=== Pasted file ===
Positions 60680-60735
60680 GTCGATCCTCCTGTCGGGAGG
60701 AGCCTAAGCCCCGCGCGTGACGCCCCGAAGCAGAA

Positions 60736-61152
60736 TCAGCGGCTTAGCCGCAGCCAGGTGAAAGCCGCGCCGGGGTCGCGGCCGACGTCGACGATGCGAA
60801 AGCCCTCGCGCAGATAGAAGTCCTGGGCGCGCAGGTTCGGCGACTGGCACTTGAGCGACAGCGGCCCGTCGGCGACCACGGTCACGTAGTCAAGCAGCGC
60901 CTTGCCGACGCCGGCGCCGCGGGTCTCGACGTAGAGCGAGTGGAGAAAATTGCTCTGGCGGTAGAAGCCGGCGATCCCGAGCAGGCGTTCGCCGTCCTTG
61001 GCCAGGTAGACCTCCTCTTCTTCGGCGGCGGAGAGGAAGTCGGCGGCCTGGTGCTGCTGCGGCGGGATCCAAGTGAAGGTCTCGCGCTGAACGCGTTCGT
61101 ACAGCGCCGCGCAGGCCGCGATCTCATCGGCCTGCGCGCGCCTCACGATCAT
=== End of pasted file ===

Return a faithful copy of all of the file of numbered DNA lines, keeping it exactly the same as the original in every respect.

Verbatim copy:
Positions 60680-60735
60680 GTCGATCCTCCTGTCGGGAGG
60701 AGCCTAAGCCCCGCGCGTGACGCCCCGAAGCAGAA

Positions 60736-61152
60736 TCAGCGGCTTAGCCGCAGCCAGGTGAAAGCCGCGCCGGGGTCGCGGCCGACGTCGACGATGCGAA
60801 AGCCCTCGCGCAGATAGAAGTCCTGGGCGCGCAGGTTCGGCGACTGGCACTTGAGCGACAGCGGCCCGTCGGCGACCACGGTCACGTAGTCAAGCAGCGC
60901 CTTGCCGACGCCGGCGCCGCGGGTCTCGACGTAGAGCGAGTGGAGAAAATTGCTCTGGCGGTAGAAGCCGGCGATCCCGAGCAGGCGTTCGCCGTCCTTG
61001 GCCAGGTAGACCTCCTCTTCTTCGGCGGCGGAGAGGAAGTCGGCGGCCTGGTGCTGCTGCGGCGGGATCCAAGTGAAGGTCTCGCGCTGAACGCGTTCGT
61101 ACAGCGCCGCGCAGGCCGCGATCTCATCGGCCTGCGCGCGCCTCACGATCAT